- You had to undergo a lot more aggressive treatment because of the delay, affecting your physical and mental health.
- The delay in treatment meant you had a lot more time off work, and you lost a lot more income than you would’ve had you been treated earlier.
Another example could be a parent claiming after a child suffered brain damage caused by errors in childbirth. As well as claiming for their pain and suffering, the claim could be made because:
- Adaptations to the home are needed to improve accessibility.
- They need to receive ongoing care for the rest of their life.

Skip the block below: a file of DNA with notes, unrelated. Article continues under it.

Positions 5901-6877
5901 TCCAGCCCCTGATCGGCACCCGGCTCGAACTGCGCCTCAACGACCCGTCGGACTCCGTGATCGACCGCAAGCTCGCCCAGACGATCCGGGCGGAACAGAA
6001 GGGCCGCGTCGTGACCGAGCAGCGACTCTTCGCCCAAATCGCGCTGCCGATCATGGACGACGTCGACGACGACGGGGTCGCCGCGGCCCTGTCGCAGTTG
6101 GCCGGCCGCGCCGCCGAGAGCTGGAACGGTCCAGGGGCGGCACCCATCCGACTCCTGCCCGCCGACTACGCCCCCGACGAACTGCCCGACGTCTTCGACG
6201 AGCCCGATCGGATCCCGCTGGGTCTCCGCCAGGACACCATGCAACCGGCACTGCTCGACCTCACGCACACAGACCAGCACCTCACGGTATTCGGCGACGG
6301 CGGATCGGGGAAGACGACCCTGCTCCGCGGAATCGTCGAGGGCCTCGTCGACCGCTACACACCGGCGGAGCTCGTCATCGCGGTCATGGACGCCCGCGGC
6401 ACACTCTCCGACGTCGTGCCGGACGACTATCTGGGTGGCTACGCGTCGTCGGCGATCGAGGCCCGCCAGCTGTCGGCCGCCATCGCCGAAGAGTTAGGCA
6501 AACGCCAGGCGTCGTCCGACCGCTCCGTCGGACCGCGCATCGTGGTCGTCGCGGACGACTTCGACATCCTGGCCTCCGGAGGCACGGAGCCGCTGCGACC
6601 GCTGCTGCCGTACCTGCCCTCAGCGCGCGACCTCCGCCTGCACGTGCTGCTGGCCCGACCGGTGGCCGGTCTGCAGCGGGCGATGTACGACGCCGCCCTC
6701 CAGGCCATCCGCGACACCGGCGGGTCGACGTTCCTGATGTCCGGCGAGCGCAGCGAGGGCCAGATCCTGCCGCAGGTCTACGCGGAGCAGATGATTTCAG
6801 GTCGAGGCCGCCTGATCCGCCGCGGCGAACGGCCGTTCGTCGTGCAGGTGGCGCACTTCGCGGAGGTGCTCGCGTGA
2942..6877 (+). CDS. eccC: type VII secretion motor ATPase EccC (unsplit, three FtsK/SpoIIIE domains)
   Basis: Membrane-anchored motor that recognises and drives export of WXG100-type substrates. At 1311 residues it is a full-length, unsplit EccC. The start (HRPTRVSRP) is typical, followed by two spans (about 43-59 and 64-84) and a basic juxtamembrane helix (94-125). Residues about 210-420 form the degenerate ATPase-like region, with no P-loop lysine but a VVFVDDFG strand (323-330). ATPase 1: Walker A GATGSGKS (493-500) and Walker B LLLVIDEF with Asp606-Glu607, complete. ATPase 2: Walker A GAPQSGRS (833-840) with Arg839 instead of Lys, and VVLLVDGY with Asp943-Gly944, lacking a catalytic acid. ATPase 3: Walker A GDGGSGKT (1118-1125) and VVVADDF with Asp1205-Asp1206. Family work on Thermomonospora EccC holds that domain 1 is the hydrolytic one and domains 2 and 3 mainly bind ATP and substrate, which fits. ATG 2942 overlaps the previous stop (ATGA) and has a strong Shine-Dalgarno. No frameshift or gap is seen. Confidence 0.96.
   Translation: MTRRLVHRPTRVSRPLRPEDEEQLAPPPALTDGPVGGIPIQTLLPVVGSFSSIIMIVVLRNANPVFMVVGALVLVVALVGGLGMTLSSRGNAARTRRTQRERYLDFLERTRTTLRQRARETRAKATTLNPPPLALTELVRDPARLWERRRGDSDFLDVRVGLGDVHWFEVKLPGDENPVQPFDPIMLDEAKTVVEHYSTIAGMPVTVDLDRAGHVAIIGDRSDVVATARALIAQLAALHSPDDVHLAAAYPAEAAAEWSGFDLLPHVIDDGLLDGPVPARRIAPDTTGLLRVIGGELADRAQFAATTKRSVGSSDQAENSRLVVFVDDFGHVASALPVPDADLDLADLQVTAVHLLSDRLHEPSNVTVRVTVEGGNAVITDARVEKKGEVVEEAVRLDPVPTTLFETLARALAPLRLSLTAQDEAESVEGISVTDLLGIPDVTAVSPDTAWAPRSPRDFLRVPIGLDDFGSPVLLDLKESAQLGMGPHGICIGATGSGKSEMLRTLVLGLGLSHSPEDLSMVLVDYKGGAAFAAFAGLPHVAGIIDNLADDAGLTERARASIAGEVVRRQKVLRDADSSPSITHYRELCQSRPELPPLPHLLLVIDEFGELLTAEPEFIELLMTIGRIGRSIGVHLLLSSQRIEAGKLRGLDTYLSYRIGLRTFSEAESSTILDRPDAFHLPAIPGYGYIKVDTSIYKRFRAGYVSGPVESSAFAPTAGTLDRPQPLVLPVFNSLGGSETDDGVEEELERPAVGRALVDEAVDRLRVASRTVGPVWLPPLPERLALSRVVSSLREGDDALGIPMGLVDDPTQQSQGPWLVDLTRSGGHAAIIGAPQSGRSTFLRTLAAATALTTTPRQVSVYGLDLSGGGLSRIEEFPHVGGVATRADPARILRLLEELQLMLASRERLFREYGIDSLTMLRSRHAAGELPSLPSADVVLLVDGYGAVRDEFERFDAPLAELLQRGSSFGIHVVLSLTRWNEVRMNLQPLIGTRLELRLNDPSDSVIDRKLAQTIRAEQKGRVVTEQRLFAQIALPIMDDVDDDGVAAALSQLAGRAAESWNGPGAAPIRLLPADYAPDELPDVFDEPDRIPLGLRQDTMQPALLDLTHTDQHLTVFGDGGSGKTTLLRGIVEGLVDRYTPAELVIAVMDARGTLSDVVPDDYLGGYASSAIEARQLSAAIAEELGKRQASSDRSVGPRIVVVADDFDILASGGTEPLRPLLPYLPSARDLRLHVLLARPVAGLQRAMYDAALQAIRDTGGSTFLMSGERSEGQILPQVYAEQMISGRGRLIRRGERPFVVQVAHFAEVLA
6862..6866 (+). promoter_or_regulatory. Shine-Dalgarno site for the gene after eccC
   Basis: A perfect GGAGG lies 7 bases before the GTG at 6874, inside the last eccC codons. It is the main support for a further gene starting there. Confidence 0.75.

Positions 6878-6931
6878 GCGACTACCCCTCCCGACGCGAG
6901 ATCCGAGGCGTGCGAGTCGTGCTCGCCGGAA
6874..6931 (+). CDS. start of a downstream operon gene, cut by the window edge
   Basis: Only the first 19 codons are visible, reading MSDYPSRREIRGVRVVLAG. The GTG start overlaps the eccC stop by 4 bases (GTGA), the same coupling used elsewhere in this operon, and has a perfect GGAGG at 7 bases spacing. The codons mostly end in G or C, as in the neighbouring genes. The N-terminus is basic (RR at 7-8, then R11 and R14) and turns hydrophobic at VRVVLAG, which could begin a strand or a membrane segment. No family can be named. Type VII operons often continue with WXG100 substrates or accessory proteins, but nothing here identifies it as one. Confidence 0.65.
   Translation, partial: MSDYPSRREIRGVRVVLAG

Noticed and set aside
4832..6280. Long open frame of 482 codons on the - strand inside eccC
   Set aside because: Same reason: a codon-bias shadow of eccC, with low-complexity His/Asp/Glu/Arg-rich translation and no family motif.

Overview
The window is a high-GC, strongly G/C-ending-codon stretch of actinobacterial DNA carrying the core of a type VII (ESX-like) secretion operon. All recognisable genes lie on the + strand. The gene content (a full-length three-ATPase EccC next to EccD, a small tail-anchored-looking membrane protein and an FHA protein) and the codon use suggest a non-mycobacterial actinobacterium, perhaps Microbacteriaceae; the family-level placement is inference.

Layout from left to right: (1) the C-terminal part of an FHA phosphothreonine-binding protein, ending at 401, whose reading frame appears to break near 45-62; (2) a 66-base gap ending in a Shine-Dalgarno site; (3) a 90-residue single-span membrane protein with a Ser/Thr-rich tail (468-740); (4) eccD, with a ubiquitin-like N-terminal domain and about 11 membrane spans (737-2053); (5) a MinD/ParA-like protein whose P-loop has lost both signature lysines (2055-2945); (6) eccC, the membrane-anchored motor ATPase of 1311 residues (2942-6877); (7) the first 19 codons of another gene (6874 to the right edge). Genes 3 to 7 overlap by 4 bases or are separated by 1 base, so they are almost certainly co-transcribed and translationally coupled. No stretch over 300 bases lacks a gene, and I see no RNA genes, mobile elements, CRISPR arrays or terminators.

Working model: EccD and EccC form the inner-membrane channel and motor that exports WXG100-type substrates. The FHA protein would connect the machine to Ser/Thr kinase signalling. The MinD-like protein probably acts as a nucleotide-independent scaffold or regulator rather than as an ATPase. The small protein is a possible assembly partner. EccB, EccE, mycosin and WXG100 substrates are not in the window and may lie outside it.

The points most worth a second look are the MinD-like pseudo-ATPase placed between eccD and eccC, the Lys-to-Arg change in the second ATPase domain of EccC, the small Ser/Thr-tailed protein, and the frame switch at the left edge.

- The fact that the mistake has prevented the child from leading a normal life.
As you can see, there are many reasons why you might want to claim other than the initial pain caused by negligence. Our solicitors always try to ensure all aspects of your claim are assessed before it’s filed. That’s because, once a claim has been settled, you can’t go back and ask for more compensation later.
Who Could You Make A Hospital Negligence Claim Against?
As we look at the issue of how to make a claim against a hospital, another important thing to consider is who the claim will be made against. When you make a claim, there are several different people or organisations the claim could be made against. These include:
- NHS Trusts.
An NHS hospital trust manages and operates an NHS hospital. They are responsible for ensuring the hospital provides quality healthcare to patients. Overall responsibility in an NHS hospital trust lies with the chief executive.
- Clinical Commissioning Groups (CCGs).